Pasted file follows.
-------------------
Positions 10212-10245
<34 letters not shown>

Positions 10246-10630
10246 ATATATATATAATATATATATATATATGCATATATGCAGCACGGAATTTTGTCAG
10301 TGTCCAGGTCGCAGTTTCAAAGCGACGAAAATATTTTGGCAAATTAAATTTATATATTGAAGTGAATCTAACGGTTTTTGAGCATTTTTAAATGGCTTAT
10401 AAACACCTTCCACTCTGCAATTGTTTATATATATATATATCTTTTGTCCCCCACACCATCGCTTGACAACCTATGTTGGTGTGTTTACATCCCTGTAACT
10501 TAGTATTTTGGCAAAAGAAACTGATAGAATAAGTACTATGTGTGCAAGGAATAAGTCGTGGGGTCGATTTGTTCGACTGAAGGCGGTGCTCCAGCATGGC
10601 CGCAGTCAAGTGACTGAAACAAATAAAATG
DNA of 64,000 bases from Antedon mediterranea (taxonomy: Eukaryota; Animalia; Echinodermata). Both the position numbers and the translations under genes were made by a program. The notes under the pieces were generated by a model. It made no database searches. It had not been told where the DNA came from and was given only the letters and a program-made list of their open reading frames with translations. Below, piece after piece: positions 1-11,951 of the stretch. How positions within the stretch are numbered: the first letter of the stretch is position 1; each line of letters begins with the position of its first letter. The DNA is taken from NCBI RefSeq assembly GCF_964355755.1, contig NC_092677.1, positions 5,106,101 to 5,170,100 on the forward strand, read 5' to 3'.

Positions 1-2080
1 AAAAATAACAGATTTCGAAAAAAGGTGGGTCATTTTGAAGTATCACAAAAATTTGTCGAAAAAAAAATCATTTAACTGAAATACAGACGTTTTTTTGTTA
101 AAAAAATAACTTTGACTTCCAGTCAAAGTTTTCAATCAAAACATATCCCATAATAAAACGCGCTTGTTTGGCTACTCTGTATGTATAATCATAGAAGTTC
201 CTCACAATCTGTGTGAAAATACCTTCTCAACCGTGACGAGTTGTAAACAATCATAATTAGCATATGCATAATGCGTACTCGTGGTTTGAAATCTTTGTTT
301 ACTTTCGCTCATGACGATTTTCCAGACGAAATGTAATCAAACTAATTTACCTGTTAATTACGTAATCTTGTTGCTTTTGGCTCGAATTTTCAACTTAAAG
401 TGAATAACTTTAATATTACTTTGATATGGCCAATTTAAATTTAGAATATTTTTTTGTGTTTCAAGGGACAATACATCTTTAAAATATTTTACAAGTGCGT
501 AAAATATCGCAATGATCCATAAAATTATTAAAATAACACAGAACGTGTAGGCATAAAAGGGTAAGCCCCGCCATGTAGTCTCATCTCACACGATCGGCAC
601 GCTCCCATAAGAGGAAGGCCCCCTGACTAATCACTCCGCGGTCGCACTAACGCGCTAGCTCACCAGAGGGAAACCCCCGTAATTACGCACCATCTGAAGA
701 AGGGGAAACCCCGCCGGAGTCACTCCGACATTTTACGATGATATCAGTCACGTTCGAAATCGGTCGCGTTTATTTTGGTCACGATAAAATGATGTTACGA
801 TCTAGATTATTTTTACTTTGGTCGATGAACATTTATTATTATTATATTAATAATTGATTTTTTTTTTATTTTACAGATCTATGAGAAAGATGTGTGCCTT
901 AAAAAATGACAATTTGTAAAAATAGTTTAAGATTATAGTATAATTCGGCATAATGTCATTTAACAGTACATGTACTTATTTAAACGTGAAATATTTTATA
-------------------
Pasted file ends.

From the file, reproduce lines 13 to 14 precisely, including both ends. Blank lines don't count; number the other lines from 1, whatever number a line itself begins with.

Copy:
201 CTCACAATCTGTGTGAAAATACCTTCTCAACCGTGACGAGTTGTAAACAATCATAATTAGCATATGCATAATGCGTACTCGTGGTTTGAAATCTTTGTTT
301 ACTTTCGCTCATGACGATTTTCCAGACGAAATGTAATCAAACTAATTTACCTGTTAATTACGTAATCTTGTTGCTTTTGGCTCGAATTTTCAACTTAAAG